There is a silver lining for Sheffield's economy, say business leaders
The dark clouds hanging over Sheffield have a silver lining say business leaders as they unveil new plans to kick start the economy.
The Covid-19 Business Response Group was created within hours of lockdown being announced in March and will continue to work during the new Tier 3 restrictions which begin on Saturday.
One of the largest ever meetings of businesses is planned and there is a six point action plan to boost the economy over the coming months.
Alexis Krachai is a director at Sheffield Chamber of Commerce, one of the directors at the Sheffield Property Association and also runs a business in the city.
He told a Cabinet meeting that when lockdown was announced in March, it became immediately clear that the pandemic was going to have a huge impact on jobs and businesses.
"In a matter of hours, the Covid-19 Business Response Group was created. Business groups across the city have rolled up their sleeves to work in true partnership with the council.
"We have been one team focused on providing relief to businesses and put in place a plan to help our businesses and our economy recover.
"Everyone involved is volunteering their time, expertise and commitment. We are sitting here today as Sheffield faces Tier 3 restrictions. Some will argue that it is too early to be publishing a recovery plan. Businesses are fighting for their lives and need support now.
"There is work to do now to ensure that the £30m from the government is made available to eligible businesses as quickly as possible. I am personally committed to helping our council in Sheffield to get that job done.
"As we grapple with Tier 3 restrictions the plan we have produced will not sit on a shelf."
Mr Karachi said everyone had a role to deliver the plan. "We have a real intent to kickstart a transformation in our economy to make it fairer. We want to shape a stronger, greener and fairer future. The whole city needs to be involved.
"This pandemic presents real and serious challenges to our city but perhaps the dark clouds over Sheffield have a silver lining. We have shown that the business community can work with the council. We must seize this moment to keep working together. Our city needs us to."
Mel Kanarek, a director at Sheffield Digitial, encouraged anyone in the city to read it and welcomed ideas and input.
"Sheffield has an economy worth over £11bn a year. The city is home to 30,000 businesses. How do you produce a business recovery plan for a city this size?
"First, we need to stimulate demand in the local economy. That involves giving confidence to businesses to invest to create new jobs.
"That’s really tough right now but some businesses are hiring people as they continue to grow. We need to give more businesses the confidence to do the same.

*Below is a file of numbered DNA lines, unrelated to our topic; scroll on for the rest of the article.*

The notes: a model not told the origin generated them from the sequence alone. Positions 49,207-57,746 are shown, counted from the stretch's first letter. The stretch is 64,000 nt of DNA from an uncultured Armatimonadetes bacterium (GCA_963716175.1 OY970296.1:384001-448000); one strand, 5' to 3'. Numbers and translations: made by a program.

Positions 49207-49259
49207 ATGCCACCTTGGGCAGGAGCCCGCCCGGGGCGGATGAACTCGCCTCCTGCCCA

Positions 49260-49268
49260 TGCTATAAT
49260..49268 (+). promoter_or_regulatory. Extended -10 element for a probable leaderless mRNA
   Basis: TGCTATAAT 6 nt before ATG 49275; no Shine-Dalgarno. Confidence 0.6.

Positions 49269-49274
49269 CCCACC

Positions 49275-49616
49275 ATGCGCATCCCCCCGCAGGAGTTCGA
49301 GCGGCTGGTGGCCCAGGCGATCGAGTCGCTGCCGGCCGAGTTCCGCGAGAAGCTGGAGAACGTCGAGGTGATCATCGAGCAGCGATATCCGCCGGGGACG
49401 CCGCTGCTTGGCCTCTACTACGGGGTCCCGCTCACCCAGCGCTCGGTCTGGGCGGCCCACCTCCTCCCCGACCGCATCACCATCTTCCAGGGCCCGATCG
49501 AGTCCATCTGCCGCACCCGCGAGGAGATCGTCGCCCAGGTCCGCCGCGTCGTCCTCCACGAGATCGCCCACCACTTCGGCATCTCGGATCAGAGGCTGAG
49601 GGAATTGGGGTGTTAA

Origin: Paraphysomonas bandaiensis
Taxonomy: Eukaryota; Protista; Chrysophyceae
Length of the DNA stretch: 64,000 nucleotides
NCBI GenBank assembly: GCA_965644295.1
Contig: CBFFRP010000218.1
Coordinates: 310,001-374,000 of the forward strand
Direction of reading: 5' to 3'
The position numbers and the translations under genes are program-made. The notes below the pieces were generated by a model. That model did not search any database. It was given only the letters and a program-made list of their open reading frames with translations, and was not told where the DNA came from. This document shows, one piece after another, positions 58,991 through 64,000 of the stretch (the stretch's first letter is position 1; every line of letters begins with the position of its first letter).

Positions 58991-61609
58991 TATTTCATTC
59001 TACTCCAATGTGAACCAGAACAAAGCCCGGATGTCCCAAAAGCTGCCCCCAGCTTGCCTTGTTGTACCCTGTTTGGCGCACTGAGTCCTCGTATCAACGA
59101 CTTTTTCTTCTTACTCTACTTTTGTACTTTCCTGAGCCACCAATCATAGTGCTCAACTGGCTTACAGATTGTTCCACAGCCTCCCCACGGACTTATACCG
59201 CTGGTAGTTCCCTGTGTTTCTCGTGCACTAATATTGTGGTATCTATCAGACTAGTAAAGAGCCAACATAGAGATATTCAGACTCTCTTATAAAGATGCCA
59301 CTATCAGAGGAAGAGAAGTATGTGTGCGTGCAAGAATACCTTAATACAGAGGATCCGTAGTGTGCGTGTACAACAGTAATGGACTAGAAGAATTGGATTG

"We need to keep our city and district centres safe and secure from the virus. People will still leave their homes and many businesses will remain open. People must feel safe when out and about.
"We need to help more people to follow their dream and start a business. New businesses create new jobs and our plan will make it easier to start a business in Sheffield.
"We need to help people get back to work. Jobs are changing all of the time and everyone needs to be able to access training to help our communities get back to work. This plan focuses on making sure no one is left behind.
"We need to invest more in culture. Culture is not just paintings in a gallery or performers on a stage, it's about how we live our lives.
"It is about celebrating who we are and where we live. We must do more to celebrate communities in Sheffield. It will build confidence, help with mental health and attract visitors back to the city.
"Finally, we cannot stop now. We need a longer-term plan to support the growth of our economy and to make our economy fairer. Our sixth priority is to ensure we start work on a longer-term economic strategy for Sheffield.
"Every city needs a strong economy and Sheffield is no different. A strong economy creates more good quality jobs, helps to improve peoples’ lives and generates tax revenues that fund council services."
As part of the Tier 3 restrictions, which come into force at one minute past midnight on Saturday, October 24, South Yorkshire pubs and bars that do not serve what is described as “substantial meals” must close.
Adult play centres, such as bingo halls, betting shops casinos and soft play centres will also close, and gyms will not be able to hold exercise classes but are allowed to remain open.
The only settings in which households that are not in a support bubble can mix are public parks, beaches, in the countryside, public gardens (whether or not you pay to enter them), allotments, outdoor sports courts and facilities and playgrounds, subject to the rule of six.
Residents have also been told to avoid travelling outside South Yorkshire or entering another Very High alert level area, other than for work, education or for caring responsibilities or to travel through as part of a longer journey
The guidance also states that residents should avoid staying overnight in another part of the UK, and others should avoid staying overnight in the Very High alert area